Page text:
By Max Sass, Sports Editor
Winning never gets old. Not the first time, or the second time or even the third time, which the Hofstra University cheerleading team can attest to.
The team won its third straight national championship and fifth in six years on Jan. 15 down in Orlando, Florida.
Hofstra edged out George Mason University and Sacramento State University to win the Universal Cheerleaders Association Small School Coed Division I championship.
"In 2008, we went for three in a row and failed because it's not an easy thing to do," senior Alek Kociski said. "Winning one is hard as it is, winning back-to-back is even harder and winning three in a row, not many teams can do it."
The team has not received the recognition that a varsity sports team would receive. That is because cheerleading is not a varsity sport, but rather considered part of Spirit Support at Hofstra.
"Some people respect us as athletes and as a sport, but [to] the University, we are not," senior Ryan Brown said.
Brown argues that his activity is more than just supporting sports, it's a sport itself.
"If you ask most Division-I athletes to come in here and try to do half the stuff we do, they probably can't," Brown said. "The time and effort that we put in is just as much, if not more, than any other sport is doing. The conditioning, the working out, the awareness of your body that you have to go through to be able to do half these things at a mediocre level is hard, let alone to do it at the level we are at."
The Pride's routine was split into three parts, senior base Angelica Alestra explained. The first part is the most difficult section, consisting of individual stunts, pyramids, tumbling and gymnastics. Then the team moves into the cheer section, which is when it tries to get the crowd involved. Lastly is the team's basket section when it throws people in the air (and catches them).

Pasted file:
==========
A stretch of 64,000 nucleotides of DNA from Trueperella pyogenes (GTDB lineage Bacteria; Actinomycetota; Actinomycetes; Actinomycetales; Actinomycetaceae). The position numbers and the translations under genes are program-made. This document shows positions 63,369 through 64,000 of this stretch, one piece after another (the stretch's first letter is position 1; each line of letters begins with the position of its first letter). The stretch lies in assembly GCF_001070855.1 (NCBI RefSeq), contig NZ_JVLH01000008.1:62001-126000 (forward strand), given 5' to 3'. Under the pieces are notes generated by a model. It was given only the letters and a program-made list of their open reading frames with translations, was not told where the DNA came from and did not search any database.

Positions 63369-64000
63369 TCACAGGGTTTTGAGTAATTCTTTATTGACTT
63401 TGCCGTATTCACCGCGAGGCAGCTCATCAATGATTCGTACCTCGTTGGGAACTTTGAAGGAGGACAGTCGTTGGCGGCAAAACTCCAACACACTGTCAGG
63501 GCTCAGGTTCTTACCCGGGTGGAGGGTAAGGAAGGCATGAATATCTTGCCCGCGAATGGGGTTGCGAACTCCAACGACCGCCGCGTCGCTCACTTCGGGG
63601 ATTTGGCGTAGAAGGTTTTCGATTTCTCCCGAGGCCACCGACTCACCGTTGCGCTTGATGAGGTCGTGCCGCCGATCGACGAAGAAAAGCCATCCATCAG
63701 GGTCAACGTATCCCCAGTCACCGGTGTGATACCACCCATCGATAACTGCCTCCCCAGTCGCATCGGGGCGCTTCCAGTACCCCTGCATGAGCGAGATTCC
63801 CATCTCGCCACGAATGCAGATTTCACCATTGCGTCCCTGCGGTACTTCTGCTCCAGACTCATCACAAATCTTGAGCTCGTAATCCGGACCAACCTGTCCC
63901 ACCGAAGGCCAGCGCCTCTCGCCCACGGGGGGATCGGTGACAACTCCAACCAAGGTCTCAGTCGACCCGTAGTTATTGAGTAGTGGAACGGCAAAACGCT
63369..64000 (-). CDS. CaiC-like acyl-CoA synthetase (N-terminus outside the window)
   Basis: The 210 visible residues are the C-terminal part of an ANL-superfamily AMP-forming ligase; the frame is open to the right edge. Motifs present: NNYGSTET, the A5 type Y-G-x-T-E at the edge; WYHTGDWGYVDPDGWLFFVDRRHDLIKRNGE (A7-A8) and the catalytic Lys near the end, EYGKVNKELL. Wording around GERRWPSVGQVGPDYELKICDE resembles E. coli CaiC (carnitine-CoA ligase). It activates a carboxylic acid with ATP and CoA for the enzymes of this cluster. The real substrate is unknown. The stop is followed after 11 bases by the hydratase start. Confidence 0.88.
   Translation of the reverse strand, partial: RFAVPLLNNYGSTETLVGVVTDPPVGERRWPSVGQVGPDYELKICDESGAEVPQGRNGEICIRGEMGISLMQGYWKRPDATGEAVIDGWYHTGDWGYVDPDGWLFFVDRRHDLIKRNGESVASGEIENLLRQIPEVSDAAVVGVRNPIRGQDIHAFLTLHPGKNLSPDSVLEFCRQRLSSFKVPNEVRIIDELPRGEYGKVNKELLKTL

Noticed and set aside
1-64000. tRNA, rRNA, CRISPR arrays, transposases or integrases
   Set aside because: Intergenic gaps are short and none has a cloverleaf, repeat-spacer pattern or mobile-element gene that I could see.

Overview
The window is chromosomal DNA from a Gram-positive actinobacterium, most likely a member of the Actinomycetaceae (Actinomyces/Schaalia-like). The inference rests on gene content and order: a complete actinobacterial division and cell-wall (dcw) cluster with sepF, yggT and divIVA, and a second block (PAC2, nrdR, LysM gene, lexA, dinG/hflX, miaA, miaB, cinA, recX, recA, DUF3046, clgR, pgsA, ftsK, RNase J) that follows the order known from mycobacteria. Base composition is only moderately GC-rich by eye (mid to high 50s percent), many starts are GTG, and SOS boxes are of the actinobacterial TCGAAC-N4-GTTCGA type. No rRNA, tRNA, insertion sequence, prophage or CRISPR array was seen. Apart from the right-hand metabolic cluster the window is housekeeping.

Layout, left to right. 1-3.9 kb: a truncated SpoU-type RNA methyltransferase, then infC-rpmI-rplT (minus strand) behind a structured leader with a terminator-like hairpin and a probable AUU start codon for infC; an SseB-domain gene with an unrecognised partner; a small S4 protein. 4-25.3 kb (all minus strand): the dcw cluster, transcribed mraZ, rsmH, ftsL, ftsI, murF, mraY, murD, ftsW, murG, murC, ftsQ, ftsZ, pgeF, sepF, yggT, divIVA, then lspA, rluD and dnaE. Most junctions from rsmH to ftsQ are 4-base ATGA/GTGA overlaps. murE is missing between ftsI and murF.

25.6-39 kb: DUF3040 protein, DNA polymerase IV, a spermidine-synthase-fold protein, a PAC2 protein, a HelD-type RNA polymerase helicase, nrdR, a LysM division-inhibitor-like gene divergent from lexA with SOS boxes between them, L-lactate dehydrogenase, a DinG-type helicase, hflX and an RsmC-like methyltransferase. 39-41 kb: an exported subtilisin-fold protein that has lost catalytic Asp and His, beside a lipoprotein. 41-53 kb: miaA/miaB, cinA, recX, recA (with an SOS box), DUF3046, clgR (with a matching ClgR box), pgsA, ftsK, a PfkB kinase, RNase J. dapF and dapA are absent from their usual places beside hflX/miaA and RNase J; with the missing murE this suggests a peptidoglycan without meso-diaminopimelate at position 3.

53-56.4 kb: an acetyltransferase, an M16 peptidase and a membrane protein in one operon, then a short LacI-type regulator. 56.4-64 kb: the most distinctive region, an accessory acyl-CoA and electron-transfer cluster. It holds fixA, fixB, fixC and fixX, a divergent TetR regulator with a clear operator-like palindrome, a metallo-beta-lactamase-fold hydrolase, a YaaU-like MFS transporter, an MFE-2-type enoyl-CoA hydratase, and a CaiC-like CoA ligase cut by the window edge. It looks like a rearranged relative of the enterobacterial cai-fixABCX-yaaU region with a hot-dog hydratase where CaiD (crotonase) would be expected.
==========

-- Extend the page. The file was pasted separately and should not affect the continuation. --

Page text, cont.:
"I've been coaching here eight years and it's more challenging year after year to come up with new tricks, as you would say, or new skills for the routine," Hofstra head coach Christine Farina said. Farina is assisted by Matt Jones.
Farina and the team's job got even more difficult less than two weeks before Nationals, when Brittany Schoenig tore her achilles tendon and had to be replaced in the routine by Nicole DiSalvo. The team was able to persevere and win despite the late changes.
"It's very difficult to stay on top and to do it with even the new people we had this year," Alestra said. "Everyone stepped up to our [the veteran's] level."
Preparing for the competition was different than it had been in the past for the Pride.
"Being that we didn't have football this year, the workload was a little light because there were no games to cheer for," Kociski said, "but once intersession came around the corner, we were doing two practices a day, about three hours each."
The hard work paid off for the Pride, even though the news may not have been as widespread as the team had hoped. The confidence though, remains with the team as does the motivation to win.
"People are gunning for us," Kociski said. "They say we have this swagger, that we're too overconfident. We do [have swagger] but we go there and we do the same thing every year and we win and people are trying to take us down."